In order to communicate, it's necessary to refer to actions. Speakers do not have a problem finding the right verb for a specific action in their own language. However, in a foreign language, they often have difficulty choosing the appropriate verb. The reason is that one verb can refer, in its own meaning, to many different actions and we cannot be certain that the same set of alternatives is allowed in another language. Like second language learners, automatic translation systems also suffer from this problem, especially when the translation of a simple sentence is required.The reason for these mistranslations is that the set of possible interpretations of general action verbs, such as prendere, spingere, girare, comprimere in Italian and take, catch, push e turn in English and their cross-linguistic correspondences, are not mastered by the system and, indeed, are not explicitly settled neither in dictionaries nor in any current language ontology.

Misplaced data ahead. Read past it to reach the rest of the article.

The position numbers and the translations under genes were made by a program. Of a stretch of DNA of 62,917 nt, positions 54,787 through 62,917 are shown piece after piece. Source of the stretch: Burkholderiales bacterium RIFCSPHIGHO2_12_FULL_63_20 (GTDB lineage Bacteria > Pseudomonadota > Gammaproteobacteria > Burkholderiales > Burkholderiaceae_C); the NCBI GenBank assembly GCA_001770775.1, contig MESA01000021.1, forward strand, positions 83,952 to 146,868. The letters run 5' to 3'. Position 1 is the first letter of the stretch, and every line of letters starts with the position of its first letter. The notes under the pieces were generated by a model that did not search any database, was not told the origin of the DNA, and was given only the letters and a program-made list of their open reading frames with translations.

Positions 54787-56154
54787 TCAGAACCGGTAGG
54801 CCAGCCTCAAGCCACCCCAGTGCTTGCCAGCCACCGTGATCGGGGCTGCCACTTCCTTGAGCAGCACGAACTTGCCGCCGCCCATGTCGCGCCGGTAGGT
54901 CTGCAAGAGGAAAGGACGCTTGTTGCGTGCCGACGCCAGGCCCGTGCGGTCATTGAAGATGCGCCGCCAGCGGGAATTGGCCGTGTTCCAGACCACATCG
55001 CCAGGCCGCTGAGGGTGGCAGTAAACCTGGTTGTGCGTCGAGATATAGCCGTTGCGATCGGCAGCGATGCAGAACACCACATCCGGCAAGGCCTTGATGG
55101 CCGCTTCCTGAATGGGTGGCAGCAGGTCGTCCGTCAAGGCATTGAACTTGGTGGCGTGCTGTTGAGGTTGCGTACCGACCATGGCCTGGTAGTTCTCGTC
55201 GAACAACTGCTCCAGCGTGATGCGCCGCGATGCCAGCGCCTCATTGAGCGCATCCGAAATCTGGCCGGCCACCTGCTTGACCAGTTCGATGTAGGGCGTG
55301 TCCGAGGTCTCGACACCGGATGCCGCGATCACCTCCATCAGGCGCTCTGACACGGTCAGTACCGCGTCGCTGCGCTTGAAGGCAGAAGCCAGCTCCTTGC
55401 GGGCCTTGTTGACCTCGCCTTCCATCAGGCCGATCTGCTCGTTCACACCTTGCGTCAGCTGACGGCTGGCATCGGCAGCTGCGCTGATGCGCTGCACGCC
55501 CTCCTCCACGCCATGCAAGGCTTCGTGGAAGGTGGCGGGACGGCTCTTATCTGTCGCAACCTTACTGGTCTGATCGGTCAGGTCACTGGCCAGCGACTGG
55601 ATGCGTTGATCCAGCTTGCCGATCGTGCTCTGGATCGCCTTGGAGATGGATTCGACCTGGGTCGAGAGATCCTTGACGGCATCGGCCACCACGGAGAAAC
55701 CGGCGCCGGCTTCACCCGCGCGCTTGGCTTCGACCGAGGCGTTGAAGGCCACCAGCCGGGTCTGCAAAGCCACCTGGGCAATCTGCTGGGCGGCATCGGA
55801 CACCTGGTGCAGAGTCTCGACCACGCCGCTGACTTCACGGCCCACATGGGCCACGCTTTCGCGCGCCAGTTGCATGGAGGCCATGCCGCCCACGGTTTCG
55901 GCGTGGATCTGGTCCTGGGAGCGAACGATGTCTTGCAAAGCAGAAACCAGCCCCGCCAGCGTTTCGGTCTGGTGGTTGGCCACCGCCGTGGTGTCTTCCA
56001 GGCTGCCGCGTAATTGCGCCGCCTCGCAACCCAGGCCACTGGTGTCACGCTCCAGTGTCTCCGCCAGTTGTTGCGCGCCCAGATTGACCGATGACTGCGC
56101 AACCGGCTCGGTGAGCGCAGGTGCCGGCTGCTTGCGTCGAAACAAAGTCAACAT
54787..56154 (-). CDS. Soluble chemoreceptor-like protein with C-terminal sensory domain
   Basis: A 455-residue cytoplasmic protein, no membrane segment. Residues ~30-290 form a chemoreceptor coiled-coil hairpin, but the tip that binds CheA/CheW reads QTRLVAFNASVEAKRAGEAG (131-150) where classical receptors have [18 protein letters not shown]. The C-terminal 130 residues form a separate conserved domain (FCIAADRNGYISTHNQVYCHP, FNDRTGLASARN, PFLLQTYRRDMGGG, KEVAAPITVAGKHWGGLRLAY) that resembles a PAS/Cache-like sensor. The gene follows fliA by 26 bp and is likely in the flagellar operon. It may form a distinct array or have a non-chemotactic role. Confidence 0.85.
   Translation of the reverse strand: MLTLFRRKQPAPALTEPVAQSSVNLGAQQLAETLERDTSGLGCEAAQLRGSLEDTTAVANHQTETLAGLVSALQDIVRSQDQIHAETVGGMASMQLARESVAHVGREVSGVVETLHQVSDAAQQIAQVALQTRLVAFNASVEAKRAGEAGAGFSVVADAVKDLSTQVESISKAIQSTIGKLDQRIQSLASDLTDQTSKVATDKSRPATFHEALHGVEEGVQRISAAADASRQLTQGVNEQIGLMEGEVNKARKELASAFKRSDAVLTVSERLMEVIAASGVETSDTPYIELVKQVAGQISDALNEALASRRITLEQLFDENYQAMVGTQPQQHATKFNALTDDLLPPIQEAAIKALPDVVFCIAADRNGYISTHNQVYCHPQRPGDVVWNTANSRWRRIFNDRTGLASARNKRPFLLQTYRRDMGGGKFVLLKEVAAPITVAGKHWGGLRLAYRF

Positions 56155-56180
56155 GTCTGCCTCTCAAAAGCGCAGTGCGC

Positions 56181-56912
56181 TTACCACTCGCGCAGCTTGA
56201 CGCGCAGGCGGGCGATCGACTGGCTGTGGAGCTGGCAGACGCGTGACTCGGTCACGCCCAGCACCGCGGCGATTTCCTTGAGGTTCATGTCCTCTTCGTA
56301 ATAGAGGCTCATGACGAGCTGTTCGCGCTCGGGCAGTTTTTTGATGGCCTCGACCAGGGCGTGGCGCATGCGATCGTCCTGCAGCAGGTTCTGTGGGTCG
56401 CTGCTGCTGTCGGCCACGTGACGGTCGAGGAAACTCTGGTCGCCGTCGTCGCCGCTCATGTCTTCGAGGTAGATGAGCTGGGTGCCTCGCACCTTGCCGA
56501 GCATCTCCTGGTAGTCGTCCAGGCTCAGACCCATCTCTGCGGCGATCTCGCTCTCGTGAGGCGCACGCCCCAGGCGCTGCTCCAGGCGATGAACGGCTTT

The IMAGACT dictionary has now delivered a language infrastructure covering the set of actions most frequently referred to in everyday language. Using English and Italian spoken corpora, it has identified 1010 distinct action concepts and visually represented them with prototypical scenes either animated in 3D or filmed.